We had meant we were not impressed by the other dealer’s car offerings.

Last week we were checking into a small hotel in Rockport, Massachusetts. The man at the desk, who we learned was the owner, did not know where our hometown of Cumberland was so we told him it was about ten minutes away from the Wrentham Factory Outlets.

“The clothes they sell there are s _ _ t.” he informed us.

Two small incidents several days apart, yet, so indicative of the pervasive loss of civility in our country. I don’t believe I am a prude. However, both these merchants decided it was perfectly fine to use profanity when speaking to two senior citizens, a grandmother and grandfather, within minutes after meeting us.

In my youth, as part of the growing up process, I cussed along with the rest of my gang. By the time I enlisted in the army in 1968 I was fairly proficient in profanity. Then a funny, actually unfunny, thing happened as I was sitting in the barracks listening to the ongoing torrent of swear words which dominate army dialogue. I suddenly, and vividly, decided that the word “mother” was never intended to be the first half of a hyphenated vulgarity. The picture these vilely connected words painted was so scurrilous to me that I stopped swearing. I made no grand pronouncements, just stopped. Interestingly, I eventually noticed that the young soldiers around me cut back on their swearing as well. Oh, certainly not instantaneously, or completely, but there was a definite, detectable sea change in their vocabularies despite the fact that I never preached, or, as their squad leader commanded them to watch their language.

Post army and into my business career I continued my obscenity boycott even in the rough and tumble world of commerce and I saw the same uplifting affect on my colleagues behavior. Now, I can’t say I was a 100% abstainer, but my few slip ups had an interesting affect as well. If I threw out a heated “damn” or “hell” in a meeting I noticed everyone sat a little straighter in their chairs and their focus would increase. The one time in 20 years that my Administrative Assistant heard me drop the “f” bomb, not directed at her but an employee who had badly abused my trust, I thought she was going to melt in her chair. I quickly apologized to her.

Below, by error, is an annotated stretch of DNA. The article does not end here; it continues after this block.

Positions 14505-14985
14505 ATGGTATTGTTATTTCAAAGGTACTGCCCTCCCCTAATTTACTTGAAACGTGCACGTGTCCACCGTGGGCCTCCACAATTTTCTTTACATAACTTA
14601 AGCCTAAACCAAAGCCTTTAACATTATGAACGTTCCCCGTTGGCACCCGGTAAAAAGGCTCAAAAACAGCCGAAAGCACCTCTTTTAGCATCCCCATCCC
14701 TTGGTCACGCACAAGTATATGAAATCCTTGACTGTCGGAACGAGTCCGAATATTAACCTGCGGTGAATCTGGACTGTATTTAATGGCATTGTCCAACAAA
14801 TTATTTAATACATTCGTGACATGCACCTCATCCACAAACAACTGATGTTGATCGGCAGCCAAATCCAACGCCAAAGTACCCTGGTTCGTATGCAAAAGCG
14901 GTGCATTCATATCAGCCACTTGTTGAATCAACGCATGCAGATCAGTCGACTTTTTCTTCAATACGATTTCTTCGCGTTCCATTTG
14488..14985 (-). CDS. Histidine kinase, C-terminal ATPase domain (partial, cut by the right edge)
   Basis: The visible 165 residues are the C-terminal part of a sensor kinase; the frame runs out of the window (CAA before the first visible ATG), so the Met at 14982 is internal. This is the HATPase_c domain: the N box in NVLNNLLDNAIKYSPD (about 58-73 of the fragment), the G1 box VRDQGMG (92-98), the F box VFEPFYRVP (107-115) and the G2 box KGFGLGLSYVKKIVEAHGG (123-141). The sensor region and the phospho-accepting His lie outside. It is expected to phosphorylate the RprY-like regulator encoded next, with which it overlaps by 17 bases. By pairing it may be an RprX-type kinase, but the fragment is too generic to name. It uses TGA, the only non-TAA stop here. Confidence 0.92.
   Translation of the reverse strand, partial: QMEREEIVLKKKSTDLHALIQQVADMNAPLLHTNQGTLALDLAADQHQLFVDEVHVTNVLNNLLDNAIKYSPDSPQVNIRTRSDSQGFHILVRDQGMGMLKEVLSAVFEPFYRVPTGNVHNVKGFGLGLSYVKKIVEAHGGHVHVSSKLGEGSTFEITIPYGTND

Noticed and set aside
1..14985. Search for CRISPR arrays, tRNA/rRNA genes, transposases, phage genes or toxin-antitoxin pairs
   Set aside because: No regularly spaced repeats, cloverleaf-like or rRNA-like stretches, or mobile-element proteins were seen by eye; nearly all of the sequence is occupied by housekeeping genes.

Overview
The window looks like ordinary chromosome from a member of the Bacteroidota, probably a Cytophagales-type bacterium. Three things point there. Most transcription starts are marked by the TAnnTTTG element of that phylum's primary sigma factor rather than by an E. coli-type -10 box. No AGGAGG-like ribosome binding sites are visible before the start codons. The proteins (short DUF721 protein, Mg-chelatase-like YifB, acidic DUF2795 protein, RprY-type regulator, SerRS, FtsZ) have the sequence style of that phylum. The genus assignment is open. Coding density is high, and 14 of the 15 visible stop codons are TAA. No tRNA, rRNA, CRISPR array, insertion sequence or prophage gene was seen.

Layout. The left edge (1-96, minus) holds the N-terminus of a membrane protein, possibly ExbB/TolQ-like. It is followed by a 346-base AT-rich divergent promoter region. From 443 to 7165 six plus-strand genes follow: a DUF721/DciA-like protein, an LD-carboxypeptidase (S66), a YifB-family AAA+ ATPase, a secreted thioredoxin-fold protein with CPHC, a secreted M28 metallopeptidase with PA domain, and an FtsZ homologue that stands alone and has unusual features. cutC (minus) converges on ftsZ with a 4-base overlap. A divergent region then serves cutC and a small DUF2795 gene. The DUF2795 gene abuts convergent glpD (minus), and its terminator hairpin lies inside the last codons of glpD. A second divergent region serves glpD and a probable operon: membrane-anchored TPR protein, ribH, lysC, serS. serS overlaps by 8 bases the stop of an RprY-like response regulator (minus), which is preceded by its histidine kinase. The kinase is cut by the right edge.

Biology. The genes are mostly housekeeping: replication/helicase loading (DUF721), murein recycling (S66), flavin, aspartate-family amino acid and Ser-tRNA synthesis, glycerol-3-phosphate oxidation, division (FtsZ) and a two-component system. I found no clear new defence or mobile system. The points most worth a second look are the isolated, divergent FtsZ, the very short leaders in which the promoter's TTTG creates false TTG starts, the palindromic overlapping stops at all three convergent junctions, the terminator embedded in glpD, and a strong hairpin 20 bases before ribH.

Why do I think this is important? Because lack of civility has a corrosive effect on a country. It is a creeping disease which leads to rancor, divisiveness and myriad social ills.

Some lack of decorum appears innocent and victimless such as Vice President Biden whispering to President Obama, “This is a big f _ _ _ing deal.” when the President was signing the Affordable Care Act in 2010. But, why should such a prominent figure be so lax at an open public forum? What does it teach our nation’s youth?

Other examples are more insidious. Gangsta’ rap lyrics from the 1990’s categorized young black women as “bitches” and “whores” denigrating a whole spectrum of impressionable girls. Where was the moral outrage from black leaders and clergy?

While not yet stooping to the level of obscenity, the nascent presidential political campaigning is already one of the most uncivil in history and we have not even reached the first primary event. Donald Trump has escalated to the top of early polls seemingly partly based upon; denigrating all Mexican immigrants, disparaging a decorated P.O.W., misogynisticaly attacking a female reporter and chiding the looks of a female Republican opponent. (I am tempted to swear here.)

What can an individual do when faced with uncivil behavior? What should my wife and I have done when confronted by a trash talking car salesman and inn keeper? Seems to me there are three options.
First, you can grin and bear it.
Second, you can immediately raise your objection.
Third, you can have some patience and wait to see if there is a second indiscretion then walk away and take your business elsewhere.

Using this formula, Mr. Trump seems well past his quota and it will be interesting to see which of the above three options the electorate chooses in the upcoming primaries.

The novelist Henry James once opined, “Three things in human life are important; the first is to be kind, the second is to be kind and the third is to be kind.”

– END –

Jim Raftus lives in Cumberland. Contact: jraftus@aol.com Follow: whorlofwords.com